10 Management Activities OrganizingDetermining whatneeds to be done, inwhat order, and bywhomPlanningDefining goals andestablishingaction plansEffectiveManagementControllingMonitoring activitiesto ensure that theyare achievingresultsLeadingGuiding andmotivating allinvolved partiesEvery manager performs four basic activities.Planning--defining goals, establishing a strategy for achieving those goals, and developing a plan to integrate and coordinate activities. Top managers would define goals for the overall organization.Leading--motivating and guiding employees to achieve the goals. Today, this is one of the key skills required in any manager.Organizing--determining what tasks are to be done, who is to do them, how the tasks are to be grouped, who reports to whom, and where decisions are to be made.The last activity is controlling--monitoring the organization’s (or work units) progress against the goals. The manager is also responsible for ensuring that the organization gets back on track if the results are not as expected.FOM 1.109
11 Changes in Management Over Time Scientific management--”one best way”General administrative theories--universal set of activitiesHuman relations--importance of human factorToday, management is a blend scientific (efficiencies), general administrative (bureaucracy), and human relations (employees have a large impact on success of company)The concept of getting action done through others has been around for thousands of years. However, it wasn’t until the industrial revolution that people began to have ideas about management. Different theories have emerged over time.Scientific management came from Taylor who used scientific methods to define the “one best way” to get the job done. Current focus on efficiencies have come from Taylor.General administrative theories created the concept of bureaucracy as an ideal type of organization--characterized by division of labour, clear hierarchy, detailed rules, and impersonal relations with all stakeholders.Human relations began to surface in the early 20th century and focused on the notion that work was done by people and therefore that managers ought to recognize the importance that employees play in the success of the enterprise.Today, there is a blend. However, what is important to remember now is that successful management is recognizing the tremendous impact employees have on company performance. A more thorough discussion of this will occur in chapter 11 (Leadership and Trust).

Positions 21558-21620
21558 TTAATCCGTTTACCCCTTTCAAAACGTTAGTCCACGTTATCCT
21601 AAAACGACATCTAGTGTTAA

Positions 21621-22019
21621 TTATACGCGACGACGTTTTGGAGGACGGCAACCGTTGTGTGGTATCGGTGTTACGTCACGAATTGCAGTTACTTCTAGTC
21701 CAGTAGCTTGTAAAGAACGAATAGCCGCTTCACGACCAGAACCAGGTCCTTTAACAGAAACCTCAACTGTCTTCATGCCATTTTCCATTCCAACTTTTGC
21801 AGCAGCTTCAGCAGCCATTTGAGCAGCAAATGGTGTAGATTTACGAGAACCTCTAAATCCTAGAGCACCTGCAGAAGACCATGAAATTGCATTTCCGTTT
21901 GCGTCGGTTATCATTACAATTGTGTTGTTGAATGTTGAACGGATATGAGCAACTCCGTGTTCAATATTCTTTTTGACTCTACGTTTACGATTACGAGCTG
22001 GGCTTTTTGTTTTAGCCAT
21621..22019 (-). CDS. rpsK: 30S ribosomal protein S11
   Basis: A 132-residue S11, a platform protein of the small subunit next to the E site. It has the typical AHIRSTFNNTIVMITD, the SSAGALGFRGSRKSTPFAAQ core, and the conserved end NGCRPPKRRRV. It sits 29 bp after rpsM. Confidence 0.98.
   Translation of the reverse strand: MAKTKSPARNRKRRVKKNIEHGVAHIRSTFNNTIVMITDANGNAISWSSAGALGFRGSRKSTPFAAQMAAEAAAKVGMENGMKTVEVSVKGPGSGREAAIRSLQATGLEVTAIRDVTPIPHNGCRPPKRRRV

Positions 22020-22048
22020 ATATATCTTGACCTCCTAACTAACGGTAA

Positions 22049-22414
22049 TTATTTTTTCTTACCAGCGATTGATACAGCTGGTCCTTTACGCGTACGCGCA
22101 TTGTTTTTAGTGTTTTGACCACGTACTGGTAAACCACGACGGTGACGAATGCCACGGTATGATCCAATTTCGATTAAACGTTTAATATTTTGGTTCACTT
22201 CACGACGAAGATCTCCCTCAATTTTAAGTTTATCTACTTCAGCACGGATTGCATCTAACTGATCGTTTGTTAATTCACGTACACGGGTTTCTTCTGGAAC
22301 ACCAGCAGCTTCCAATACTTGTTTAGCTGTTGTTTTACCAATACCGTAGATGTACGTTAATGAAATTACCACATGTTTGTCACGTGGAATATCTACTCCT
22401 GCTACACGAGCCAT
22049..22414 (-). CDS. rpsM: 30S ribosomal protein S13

12 Scientific Management Developed by Frederick TaylorOne best way to get the job doneViewed workers as inefficientPromoted Four Principles1. Develop a science for each component of work2. Scientifically Select and Train Workers3. Actively cooperate with workers4. Divide work equally between workers and management
13 General Administrative Theories Developed by FayolDescribed management as universal set of activities.Focuses on division of labour, clear hierarchy, rules and impersonal relations
14 Human Relations Idea surfaced in early 20th Century Focused on the notion that work was done by peopleNeed to focus on human elementMaslow and motivation and Theory X and Theory Y
15 Mintzberg’s Managerial Roles InterpersonalDecisionalInformationalHenry Mintzberg, a professor at McGill University in Montreal, conducted a careful study of CEOs. Through this research, he concluded that there were 3 categories of behaviours evident in all managers. These were interpersonal, informational, and decisional.You will note that Exhibit 1-4 in the text (page 11) describes each of these roles in more detail.10